Naturally, you still need to prioritize quality over quantity. If you set yourself a target of one video per week, which then becomes unachievable, then that’s fine. Just make sure you let your viewers know what the deal is.
6. Directly ask viewers to subscribe
It sounds obvious, but it always helps to ask people directly to subscribe. It doesn’t need to be salesy if that’s not your style – just tell people they can sign up for all the cool content you have planned and that you have a catalog of great stuff they can check out in the meantime.
Some creators place the subscriber plug at the end of their videos, but you don’t have to. Some choose the middle, the beginning, or a combination – play around and see what works for you!
7. Use subtitles to ensure your channel is accessible and inclusive
A key part in attracting subscribers sits with the user experience. Beyond just making it look ‘nice,’ you can lend your channel a more accessible and inclusive feel with relative ease, giving viewers the confidence to subscribe and regularly watch your content.
Adding subtitles to your videos, for one, means your content ranks higher in YouTube’s algorithm. Aside from that, it’s also just a simple, considerate thing you can do to help people out and make your channel more inclusive, whether that be for YouTube’s massive non-English speaking audience, people who’re hard-of-hearing, or otherwise.
According to a study by Digital Discovery, when you add subtitles to your YouTube video, views increase by 13.48% in the first two weeks. At the same time, people tend to watch videos longer, and engagement also increases.You can check out our guide on how to add subtitles to your YouTube videos here. It’s easy, we promise!
8. Avoid posting selfish content
You might want to stream games, set up pranks, be a travel blogger, or something else entirely. That’s all fine, but it has to be for someone other than yourself. YouTuber and entrepreneur Gary Vaynerchuk talks about ‘selfish’ content and the binary functions of YouTubers: to entertain or educate.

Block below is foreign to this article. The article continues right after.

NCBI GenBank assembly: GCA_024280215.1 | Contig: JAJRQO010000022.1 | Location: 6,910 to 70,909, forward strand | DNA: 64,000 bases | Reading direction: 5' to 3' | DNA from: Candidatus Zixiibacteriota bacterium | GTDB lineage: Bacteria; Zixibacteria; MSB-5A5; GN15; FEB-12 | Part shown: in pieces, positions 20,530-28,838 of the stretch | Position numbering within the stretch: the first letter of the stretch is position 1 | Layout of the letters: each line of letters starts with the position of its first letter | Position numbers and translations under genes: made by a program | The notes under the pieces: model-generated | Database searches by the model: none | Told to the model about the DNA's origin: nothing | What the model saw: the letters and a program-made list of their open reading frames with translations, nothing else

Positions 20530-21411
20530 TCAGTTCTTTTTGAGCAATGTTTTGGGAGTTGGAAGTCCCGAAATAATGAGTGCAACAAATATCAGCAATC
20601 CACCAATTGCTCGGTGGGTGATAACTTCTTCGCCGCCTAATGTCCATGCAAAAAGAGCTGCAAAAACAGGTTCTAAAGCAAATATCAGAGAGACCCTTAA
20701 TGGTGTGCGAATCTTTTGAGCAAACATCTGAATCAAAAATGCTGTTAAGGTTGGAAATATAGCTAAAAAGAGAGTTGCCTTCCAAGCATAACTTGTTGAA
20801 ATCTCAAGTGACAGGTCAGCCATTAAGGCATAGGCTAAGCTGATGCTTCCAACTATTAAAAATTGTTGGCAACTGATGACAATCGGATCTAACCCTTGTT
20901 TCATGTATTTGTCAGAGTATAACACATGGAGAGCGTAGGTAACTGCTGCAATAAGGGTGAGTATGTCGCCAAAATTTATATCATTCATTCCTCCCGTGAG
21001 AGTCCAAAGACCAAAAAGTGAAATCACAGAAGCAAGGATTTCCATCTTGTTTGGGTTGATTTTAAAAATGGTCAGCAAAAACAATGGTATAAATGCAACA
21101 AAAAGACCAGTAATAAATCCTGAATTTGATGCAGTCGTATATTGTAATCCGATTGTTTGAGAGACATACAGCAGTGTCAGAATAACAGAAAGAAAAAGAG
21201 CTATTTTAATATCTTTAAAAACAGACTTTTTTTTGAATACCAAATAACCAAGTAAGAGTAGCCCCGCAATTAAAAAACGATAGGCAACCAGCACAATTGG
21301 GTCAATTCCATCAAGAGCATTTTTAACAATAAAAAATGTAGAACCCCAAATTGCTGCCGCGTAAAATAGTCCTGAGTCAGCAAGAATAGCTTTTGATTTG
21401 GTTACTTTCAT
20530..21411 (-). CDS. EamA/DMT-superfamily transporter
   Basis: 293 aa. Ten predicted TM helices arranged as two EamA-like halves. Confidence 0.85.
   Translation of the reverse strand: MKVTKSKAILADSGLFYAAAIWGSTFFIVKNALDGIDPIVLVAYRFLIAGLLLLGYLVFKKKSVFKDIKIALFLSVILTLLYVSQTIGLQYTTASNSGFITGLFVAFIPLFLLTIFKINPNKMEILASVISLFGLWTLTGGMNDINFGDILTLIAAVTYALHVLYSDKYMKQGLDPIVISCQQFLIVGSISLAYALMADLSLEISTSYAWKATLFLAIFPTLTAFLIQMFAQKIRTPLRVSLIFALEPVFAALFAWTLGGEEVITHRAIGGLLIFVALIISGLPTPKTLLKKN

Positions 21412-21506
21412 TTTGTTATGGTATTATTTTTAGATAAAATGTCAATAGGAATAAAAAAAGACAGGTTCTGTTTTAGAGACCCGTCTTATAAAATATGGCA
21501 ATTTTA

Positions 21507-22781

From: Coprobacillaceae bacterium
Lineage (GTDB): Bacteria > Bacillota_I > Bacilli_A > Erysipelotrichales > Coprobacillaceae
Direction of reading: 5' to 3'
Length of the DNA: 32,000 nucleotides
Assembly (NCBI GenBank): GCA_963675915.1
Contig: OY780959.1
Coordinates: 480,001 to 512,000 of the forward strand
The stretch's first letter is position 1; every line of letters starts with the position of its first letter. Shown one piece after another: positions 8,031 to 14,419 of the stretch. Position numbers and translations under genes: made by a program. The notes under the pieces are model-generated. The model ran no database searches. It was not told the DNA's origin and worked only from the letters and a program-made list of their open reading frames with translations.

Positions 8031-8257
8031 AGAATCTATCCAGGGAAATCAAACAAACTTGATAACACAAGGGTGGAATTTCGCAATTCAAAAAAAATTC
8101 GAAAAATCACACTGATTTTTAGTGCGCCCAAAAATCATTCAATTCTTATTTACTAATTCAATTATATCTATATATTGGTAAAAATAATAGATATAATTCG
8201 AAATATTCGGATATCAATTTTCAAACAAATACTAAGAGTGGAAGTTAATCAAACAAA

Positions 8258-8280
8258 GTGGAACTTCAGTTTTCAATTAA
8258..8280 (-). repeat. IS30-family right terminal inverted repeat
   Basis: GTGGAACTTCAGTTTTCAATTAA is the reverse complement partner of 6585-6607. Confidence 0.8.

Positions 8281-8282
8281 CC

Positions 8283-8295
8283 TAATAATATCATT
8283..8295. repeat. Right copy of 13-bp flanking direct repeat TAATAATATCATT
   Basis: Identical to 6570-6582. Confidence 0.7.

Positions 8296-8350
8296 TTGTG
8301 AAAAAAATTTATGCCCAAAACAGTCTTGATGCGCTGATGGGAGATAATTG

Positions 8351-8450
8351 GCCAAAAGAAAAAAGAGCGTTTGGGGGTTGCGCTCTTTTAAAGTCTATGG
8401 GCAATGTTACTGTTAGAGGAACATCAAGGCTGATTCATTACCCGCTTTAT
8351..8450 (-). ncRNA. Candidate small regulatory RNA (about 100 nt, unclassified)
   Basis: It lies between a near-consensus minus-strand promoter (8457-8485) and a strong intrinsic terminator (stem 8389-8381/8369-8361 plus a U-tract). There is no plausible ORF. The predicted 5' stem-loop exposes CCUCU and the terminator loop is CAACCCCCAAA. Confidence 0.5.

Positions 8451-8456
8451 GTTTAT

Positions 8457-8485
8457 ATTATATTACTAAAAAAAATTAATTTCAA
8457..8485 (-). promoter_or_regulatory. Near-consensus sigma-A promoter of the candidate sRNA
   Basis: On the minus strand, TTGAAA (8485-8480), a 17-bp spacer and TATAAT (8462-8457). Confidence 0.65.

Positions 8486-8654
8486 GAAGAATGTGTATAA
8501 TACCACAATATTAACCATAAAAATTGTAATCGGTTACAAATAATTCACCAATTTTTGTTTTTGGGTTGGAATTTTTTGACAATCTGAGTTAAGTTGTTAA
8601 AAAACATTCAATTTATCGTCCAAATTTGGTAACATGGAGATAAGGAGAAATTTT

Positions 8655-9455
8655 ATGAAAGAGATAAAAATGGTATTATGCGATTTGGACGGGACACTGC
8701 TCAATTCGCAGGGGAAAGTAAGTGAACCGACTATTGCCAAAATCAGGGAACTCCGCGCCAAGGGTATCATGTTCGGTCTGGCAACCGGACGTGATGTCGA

YouTube is the second-largest search engine globally, and 65% of people use it to solve a problem. So, if you’re not educating them, you need to make sure that what you’re doing is valuable enough for people to subscribe.
9. Create a visual identity for your channel
The most successful YouTubers will usually have a clear visual theme running through their entire channel. Everything from the title font to the thumbnails’ color scheme will play into how the channel’s mood is conveyed, which bolsters their recognizable brand as a YouTuber.
There are endless details you can drill into when it comes to your channel’s visual identity, but for starters:
- Ensure your thumbnails represent the content you’re creating. If a suitable thumbnail isn’t automatically generated, you can easily create your own. If you want to learn more, we've put together a handy guide on how to make a YouTube thumbnail here.
- Create a banner. The banner ties your channel together, giving visitors a snapshot of who you are and what kind of content you create. It’s pretty easy to make a YouTube banner, and something you should consider before pointing anyone to your page.
- Make an intro video. A simple intro video can do a lot. For example, it helps set the tone of your channel and lets people know what they’re in for if they choose to subscribe. If you feel like you’re ready to jump in, we created a nifty how-to in collaboration with Adobe Stock.
10. Avoid takedowns and copyright issues
When you’re delivering content and collecting all the assets, it’s easy to fall foul of copyright rules. Whether for images, video, or music, YouTubers can risk a takedown if their content violates copyright – that’s not a great look for anyone looking to get more subscribers on YouTube.
You’ve not got time for that; you have content to create and subscribers to get! So let us take care of it. If you want access to royalty-free music, rights included, then sign up for a free trial at Epidemic Sound below.Are you a YouTuber? Whether you’re an editing master or just a beginner, discover what Epidemic Sound has to offer on our Epidemic Sound for YouTube page. And, just in case you’re looking for some sound effects for YouTube, we got you covered.
Published on under Teach Me